Duluth library's seed-sharing program restocked

Seed library
Duluth seed library members donate seeds they harvest in the fall, including peppers, tomatoes, and beans, May 22, 2015.
Dan Kraker | MPR News

The Duluth Public Library has restocked its seed library with seeds from local gardeners after Gov. Mark Dayton signed a bill exempting the program from state agriculture laws.

Launched last spring, the program lent bean, tomato, pepper and other seeds to gardeners and asked them to return some of the seeds they harvested in the fall.

But the state Department of Agriculture told the library it violated laws that require seeds to be tested and labeled before they are sold or given away.

The new law, the first of its kind in the country, exempts seed libraries and individuals from those rules.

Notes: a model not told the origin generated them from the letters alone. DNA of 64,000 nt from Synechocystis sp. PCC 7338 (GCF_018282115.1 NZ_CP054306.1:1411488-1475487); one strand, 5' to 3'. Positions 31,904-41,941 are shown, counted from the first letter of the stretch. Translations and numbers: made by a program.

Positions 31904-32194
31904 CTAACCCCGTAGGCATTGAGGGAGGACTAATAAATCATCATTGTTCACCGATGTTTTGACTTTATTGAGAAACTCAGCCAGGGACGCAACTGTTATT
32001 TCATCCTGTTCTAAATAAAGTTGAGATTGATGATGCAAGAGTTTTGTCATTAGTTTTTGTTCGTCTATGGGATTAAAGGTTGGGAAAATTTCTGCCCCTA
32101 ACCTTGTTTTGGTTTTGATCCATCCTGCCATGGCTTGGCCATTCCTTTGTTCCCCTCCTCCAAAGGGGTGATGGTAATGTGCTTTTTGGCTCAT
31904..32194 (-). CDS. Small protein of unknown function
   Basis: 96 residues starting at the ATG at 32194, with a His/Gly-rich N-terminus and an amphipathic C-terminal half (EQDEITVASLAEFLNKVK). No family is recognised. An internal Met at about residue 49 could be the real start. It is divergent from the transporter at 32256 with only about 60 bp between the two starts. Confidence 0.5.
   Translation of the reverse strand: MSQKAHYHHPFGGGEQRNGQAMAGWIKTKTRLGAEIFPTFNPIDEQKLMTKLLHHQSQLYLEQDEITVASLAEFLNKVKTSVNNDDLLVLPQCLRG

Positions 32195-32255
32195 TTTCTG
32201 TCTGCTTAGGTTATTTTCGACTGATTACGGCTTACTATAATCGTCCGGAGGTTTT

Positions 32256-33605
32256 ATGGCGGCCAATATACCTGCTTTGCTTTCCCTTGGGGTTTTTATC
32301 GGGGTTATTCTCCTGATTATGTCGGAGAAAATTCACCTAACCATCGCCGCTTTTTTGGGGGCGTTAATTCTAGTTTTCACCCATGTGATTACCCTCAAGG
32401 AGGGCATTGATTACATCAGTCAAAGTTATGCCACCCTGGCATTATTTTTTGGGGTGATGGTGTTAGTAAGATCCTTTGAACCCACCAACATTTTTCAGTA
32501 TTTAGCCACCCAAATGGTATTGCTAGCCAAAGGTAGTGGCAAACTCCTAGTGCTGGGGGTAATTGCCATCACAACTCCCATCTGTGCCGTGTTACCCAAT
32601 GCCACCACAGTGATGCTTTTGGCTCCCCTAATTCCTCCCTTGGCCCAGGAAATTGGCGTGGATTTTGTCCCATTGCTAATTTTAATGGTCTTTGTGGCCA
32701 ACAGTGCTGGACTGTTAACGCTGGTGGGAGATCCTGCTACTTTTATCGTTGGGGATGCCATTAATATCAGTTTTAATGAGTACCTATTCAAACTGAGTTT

Although the library instead lent out purchased seeds, that defeated the purpose of the program, which has grown to nearly 400 members, Duluth Public Library Manager Carla Powers said.

"Part of the idea behind a seed library is to help develop a locally adapted seed stock," Powers said. "We wanted to get that seed back from gardeners that they had planted the previous year so that it can be planted this year."

That would help improve the strains over many generations of seeds, she said.

"We've got them labeled so people know they're donated by local gardeners," Powers said. "They might not have the greatest germination rate, they might possibly not be true to type, but we feel like that's part of the education process."

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